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Principles of teaching and learning

Table of Contents

Chapter One   The Performance Versus Management Perspective of Teaching

     Teaching & telling, feedback, television feedback, recitation

Chapter Two    Structures of Knowledge

     Concepts and associations, learning in early infancy, raw sensory data, generalization and discriminaton, verbal or nonverbal learning, advanced subjects are not necessarily more complex than simple ones.

Chapter Three    Diagnosis of Learning Problems

     levels of diagnosis, structural gaps, fragile structures, hidden assumptions, wrong priorities, assumption of fluency, assumption of right thinking

Chapter Four    Correction of Learning Problems

     branching, coherence, levels of fluency, texture, mental habits, definitional versus operational concept formation

Chapter Five    Structures of Knowledge - Part Two

     structures of accretion and implication, structure building versus brain packing, framework structure, supporting structure, auxilliary structure, overhead,

Chapter Six    Arranging Structures

     transmission of knowledge through the medium of language, building on train analogy, coherence, tradition and a good text, texture broadly defined, intensity of effort, chunk theory, orientation

Chapter Seven    Patterns of Coherence

     presentation in a broad sense, unifying theme, extraneous themes, integration of subjects, superintegration, projects, spiral method, spiral versus straight-through, importance of depth of cut

Chapter Eight    The Project Method

     woodworking, breaking up the project method, project may supplant learning as goal, term papers as projects, interest, efficiency, science labs, learning by doing, you can't learn A by doing B, choosing projects,

Chapter Nine    Types of Learning

     perceptual, motor, conceptual, associations, skills, habits, vast complexes of associations of all sorts, daydreaming, brainstorming, projective techniques, Rosarch ink blot

Chapter Ten    Skills

     motor skills, skill as large number of neural impulses in a precise pattern, cortical lead, learning curves, perception as a skill, three lines of reasoning that perception is a skill, attention, data sieve, need for practice, attention and perception working together, knowledge and perception working together

Chapter Eleven     Some Thoughts On Reasoning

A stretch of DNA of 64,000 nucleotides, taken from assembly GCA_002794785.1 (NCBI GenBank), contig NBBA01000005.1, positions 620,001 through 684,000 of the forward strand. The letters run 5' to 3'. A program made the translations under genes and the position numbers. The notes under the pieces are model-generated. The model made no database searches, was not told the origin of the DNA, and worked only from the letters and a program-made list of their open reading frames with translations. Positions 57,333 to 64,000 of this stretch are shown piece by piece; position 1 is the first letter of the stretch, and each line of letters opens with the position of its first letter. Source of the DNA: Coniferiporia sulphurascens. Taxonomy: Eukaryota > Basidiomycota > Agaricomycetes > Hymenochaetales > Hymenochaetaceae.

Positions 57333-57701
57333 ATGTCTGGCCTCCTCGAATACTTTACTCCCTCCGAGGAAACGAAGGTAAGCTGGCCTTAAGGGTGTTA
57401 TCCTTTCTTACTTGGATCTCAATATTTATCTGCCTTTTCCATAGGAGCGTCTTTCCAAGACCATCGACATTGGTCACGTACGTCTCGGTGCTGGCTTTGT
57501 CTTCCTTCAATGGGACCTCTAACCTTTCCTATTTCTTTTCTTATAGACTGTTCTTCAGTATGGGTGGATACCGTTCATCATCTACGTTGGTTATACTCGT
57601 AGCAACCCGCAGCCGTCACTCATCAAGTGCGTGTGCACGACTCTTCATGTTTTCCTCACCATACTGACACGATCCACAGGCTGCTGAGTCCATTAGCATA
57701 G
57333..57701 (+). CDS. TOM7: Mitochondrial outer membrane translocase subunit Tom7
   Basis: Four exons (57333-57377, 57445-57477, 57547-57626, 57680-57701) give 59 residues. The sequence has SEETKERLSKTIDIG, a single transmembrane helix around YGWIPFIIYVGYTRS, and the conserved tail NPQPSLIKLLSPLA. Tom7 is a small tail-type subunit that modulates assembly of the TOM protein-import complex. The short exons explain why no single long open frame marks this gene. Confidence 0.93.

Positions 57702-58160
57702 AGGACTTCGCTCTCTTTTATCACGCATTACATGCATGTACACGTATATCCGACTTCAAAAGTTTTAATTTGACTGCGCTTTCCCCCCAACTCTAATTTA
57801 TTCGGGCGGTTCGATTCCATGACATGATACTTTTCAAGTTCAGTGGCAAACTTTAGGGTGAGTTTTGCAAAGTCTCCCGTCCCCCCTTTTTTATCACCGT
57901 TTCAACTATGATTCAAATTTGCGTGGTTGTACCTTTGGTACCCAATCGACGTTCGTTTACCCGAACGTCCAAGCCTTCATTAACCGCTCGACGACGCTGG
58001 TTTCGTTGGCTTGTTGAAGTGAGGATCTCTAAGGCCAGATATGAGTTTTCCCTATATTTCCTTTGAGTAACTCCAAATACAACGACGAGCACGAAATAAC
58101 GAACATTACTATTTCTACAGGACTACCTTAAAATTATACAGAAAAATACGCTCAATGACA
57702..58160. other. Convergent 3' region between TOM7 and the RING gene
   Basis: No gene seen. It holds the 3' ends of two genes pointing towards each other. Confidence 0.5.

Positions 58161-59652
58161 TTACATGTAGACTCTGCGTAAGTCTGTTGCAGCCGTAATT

analyzing syllogisms, brain must "do something", Star Trek example, three lines of reasoning, attention, data sieve, learning, either learning or instinct may be evidence of skill, language decoding, "juggling machine", associations and templates, "poking the spot", speed of the juggling machine, imagining, effort required to imagine or think

Chapter Twelve     Habits

     behaviorism, cortical learning, objectively observable behavior, increasing approximations versus all or nothing, middle level of learning between instinct and cortical, turning water faucet right or left, necessity of habit in daily life, hand washing of four-year-old, divisibility of habits, cortical control of habits, piano playing, habit and skill are essentially the same thing

Chapter Thirteen     Operational Versus Definitional Processes of Concept Formation

     rectangles and circles learned in first grade and in high school, vocabulary words from concrete to abstract, fill-in-the-blank vocabulary cards, learning parts of speech, teaching division with a mix of operational and definitional, learning proceeds from operational at low levels to definitional at high levels, definitional fallacy, operational fallacy

Chapter Fourteen    Response Levels of Learning

     Look-say versus phonics, look-say and ciphering levels, reference level, algorhythmic level, open ciphering

Chapter Fifteen     Prompts

     recognition, recall, synthesis, low level or high level, intelligence versus effort, evaluation using low or high level prompts, diagnostic prompts, Socratic prompts, category prompts, differential prompts

Chapter Sixteen     Testing

     "loaded" subject, complete or sampling tests, open or closed sampling, "gatekeeper, guide, taskmaster" perspective, validity and reliability, gate keeping function versus motivational function

Chapter Seventeen     Everyday Classroom Practice

     common misconceptions, "methods" of teaching, "catch or slide", isolate and concentrate, spread and relate, box of one escape model instead of "teachable moment", progressions

Chapter Eighteen Forms of Defective Thinking,    recipe thinking, simplistic thinking